A Veteran's Luger
by Harry Viezens
When I was still doing horseshoeing, I used to pick up really neat stuff from my clients. I have been known to come home with boats, antiques, fresh meats and poultry, guns, and pretty much anything else that caught my fancy.
I guess it sometimes drove Marcia my wife, kind of nuts as to what I may wind up with! Gotta say however she was a pretty good sport about what I dragged home! I certainly was not shy in letting my customers know I was a gun collector. I did do horseshoeing services in trade for some firearms my clients had. As a matter of fact I still have in my collection a really nice Winchester Model 1892 Rifle I acquired in this manner. Heck, I may save that story for a future article!
Anyways, back to this story, I was at a client’s farm doing his saddle horses. As part of the general conversation, he told me that he mentioned me to a friend of his, as wanting to buy old guns. His friend, I was told, had a pistol he wanted to sell. I had the client call his friend and have him bring the pistol for me to look at. The guy showed up with a Imperial Navy Luger Rig with it’s capture papers from World War Two. It’s a model 1914 Navy in about 96% condition dated 1917 all matched serial numbers with the exception of the magazine which was 146 serial numbers apart from the pistol. Included was a nice LZA marked holster with it’s correct Crown M tool, sadly the cleaning rod was missing. So Yeah, a really nice Luger! We were able to work out a deal for this pistol. Made plans to meet the next day to conclude the deal. During the exchange that day, I found out that in fact his dad was the one who liberated this pistol. Other than that I did not get any more details on this gun.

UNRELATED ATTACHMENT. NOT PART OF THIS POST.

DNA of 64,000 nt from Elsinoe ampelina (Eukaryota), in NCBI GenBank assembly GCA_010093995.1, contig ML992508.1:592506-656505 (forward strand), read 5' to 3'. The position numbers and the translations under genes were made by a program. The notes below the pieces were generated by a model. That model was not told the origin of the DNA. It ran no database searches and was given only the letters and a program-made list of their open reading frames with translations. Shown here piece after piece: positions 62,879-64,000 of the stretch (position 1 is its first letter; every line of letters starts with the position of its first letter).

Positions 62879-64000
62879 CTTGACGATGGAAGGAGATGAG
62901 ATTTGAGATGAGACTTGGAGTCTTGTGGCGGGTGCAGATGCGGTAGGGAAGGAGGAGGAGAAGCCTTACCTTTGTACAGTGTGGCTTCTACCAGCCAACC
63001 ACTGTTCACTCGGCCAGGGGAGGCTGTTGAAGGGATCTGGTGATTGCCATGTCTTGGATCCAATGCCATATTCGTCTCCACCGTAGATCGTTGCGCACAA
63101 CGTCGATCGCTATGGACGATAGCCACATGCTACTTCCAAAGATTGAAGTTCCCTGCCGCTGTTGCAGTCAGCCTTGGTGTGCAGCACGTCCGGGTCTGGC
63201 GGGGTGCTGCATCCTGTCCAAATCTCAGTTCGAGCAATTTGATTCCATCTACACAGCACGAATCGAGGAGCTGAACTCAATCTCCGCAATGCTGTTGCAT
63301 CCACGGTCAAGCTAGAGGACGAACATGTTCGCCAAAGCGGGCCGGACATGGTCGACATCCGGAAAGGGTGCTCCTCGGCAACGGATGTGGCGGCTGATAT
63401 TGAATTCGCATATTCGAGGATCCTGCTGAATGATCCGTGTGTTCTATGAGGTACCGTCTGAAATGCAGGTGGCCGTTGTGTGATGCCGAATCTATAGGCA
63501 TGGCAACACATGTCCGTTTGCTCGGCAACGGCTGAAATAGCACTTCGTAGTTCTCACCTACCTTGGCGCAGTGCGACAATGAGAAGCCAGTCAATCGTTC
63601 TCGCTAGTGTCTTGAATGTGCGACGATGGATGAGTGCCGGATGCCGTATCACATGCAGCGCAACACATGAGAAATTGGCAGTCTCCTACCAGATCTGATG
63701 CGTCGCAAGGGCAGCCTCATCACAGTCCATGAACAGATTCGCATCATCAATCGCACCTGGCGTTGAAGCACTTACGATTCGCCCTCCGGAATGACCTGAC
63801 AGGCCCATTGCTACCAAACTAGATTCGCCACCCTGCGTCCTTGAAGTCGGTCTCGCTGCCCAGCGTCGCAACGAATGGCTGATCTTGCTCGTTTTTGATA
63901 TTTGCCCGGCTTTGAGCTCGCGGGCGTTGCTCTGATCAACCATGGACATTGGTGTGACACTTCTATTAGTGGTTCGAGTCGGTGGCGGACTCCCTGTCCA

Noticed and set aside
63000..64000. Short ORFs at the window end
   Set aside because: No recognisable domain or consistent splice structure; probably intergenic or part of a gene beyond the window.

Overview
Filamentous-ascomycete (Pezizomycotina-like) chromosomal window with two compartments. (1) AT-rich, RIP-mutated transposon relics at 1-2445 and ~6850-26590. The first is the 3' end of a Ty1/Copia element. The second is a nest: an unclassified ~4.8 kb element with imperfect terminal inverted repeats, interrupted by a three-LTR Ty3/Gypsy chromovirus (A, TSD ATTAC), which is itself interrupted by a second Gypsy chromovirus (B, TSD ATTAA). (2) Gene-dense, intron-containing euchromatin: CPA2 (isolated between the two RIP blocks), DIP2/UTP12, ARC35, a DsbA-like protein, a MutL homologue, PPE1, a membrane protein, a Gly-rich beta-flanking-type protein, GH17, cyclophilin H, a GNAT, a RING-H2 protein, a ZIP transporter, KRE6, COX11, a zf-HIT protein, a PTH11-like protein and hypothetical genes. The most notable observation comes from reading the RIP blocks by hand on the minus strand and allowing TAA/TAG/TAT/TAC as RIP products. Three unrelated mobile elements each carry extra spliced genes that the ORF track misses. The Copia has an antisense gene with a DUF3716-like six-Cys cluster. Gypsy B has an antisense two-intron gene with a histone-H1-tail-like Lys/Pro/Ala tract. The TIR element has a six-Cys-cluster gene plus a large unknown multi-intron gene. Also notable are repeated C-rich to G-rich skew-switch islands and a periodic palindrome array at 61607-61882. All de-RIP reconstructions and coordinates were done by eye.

When I got back to my place I cleaned up the pistol, grabbed a box of ammunition and went out to my range to see how it shoots. Man! Did this Luger shoot nice! It was nicely balanced and those navy sights were really nice to use, much better than the standard army model Luger sights. All in all a really sweet pistol to shoot! After giving this pistol a final cleaning my next step was to do the research and possible history on this gun. Found out these model 1914 Navy’s were mostly used by Imperial naval and marine units stationed in Belgium during World War One. Most of these pistols were not issued with a shoulder board stock. Because of the shoulder stock not being issued the holsters were either modified or made to be used and carried with a belt rather than the standard style with a shoulder strap to carry the pistol and stock. The holster that I have is originally fitted to be used as a belt holster. The quality of this holster is first rate, really nice leather and workmanship throughout. As for the missing cleaning rod, I was able to locate a original cleaning rod to complete this rig.
Those navy rods I found out are really expensive!, just lucky to find one though. The good thing was that this pistol survived World War One and the in-between war years with out being rebuilt, reconditioned or in any way altered. You just wonder if it was taken home by a German veteran or was stored in a forgotten naval storehouse or even if it was even issued during World War One, who knows?